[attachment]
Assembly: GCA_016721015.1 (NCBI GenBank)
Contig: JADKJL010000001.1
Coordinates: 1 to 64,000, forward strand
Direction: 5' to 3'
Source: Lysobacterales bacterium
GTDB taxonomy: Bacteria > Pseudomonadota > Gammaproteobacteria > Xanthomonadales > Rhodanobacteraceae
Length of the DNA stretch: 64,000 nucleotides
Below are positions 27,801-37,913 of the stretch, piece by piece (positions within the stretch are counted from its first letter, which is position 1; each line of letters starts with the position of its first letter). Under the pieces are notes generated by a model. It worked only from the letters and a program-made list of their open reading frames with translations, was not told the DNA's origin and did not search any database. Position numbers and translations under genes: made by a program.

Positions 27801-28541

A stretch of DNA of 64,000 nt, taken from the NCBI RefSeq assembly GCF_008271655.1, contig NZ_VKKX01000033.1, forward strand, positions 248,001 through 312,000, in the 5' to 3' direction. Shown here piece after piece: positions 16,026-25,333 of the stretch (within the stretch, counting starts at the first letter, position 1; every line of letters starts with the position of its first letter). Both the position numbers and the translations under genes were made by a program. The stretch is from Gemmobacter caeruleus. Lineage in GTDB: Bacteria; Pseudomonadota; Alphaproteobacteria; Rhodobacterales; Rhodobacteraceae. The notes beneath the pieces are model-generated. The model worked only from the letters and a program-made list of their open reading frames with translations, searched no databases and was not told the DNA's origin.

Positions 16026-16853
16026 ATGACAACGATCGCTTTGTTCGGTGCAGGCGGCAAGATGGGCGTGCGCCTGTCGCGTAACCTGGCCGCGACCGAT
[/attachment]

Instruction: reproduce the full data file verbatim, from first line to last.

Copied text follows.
Assembly: GCA_016721015.1 (NCBI GenBank)
Contig: JADKJL010000001.1
Coordinates: 1 to 64,000, forward strand
Direction: 5' to 3'
Source: Lysobacterales bacterium
GTDB taxonomy: Bacteria > Pseudomonadota > Gammaproteobacteria > Xanthomonadales > Rhodanobacteraceae
Length of the DNA stretch: 64,000 nucleotides
Below are positions 27,801-37,913 of the stretch, piece by piece (positions within the stretch are counted from its first letter, which is position 1; each line of letters starts with the position of its first letter). Under the pieces are notes generated by a model. It worked only from the letters and a program-made list of their open reading frames with translations, was not told the DNA's origin and did not search any database. Position numbers and translations under genes: made by a program.

Positions 27801-28541

A stretch of DNA of 64,000 nt, taken from the NCBI RefSeq assembly GCF_008271655.1, contig NZ_VKKX01000033.1, forward strand, positions 248,001 through 312,000, in the 5' to 3' direction. Shown here piece after piece: positions 16,026-25,333 of the stretch (within the stretch, counting starts at the first letter, position 1; every line of letters starts with the position of its first letter). Both the position numbers and the translations under genes were made by a program. The stretch is from Gemmobacter caeruleus. Lineage in GTDB: Bacteria; Pseudomonadota; Alphaproteobacteria; Rhodobacterales; Rhodobacteraceae. The notes beneath the pieces are model-generated. The model worked only from the letters and a program-made list of their open reading frames with translations, searched no databases and was not told the DNA's origin.

Positions 16026-16853
16026 ATGACAACGATCGCTTTGTTCGGTGCAGGCGGCAAGATGGGCGTGCGCCTGTCGCGTAACCTGGCCGCGACCGAT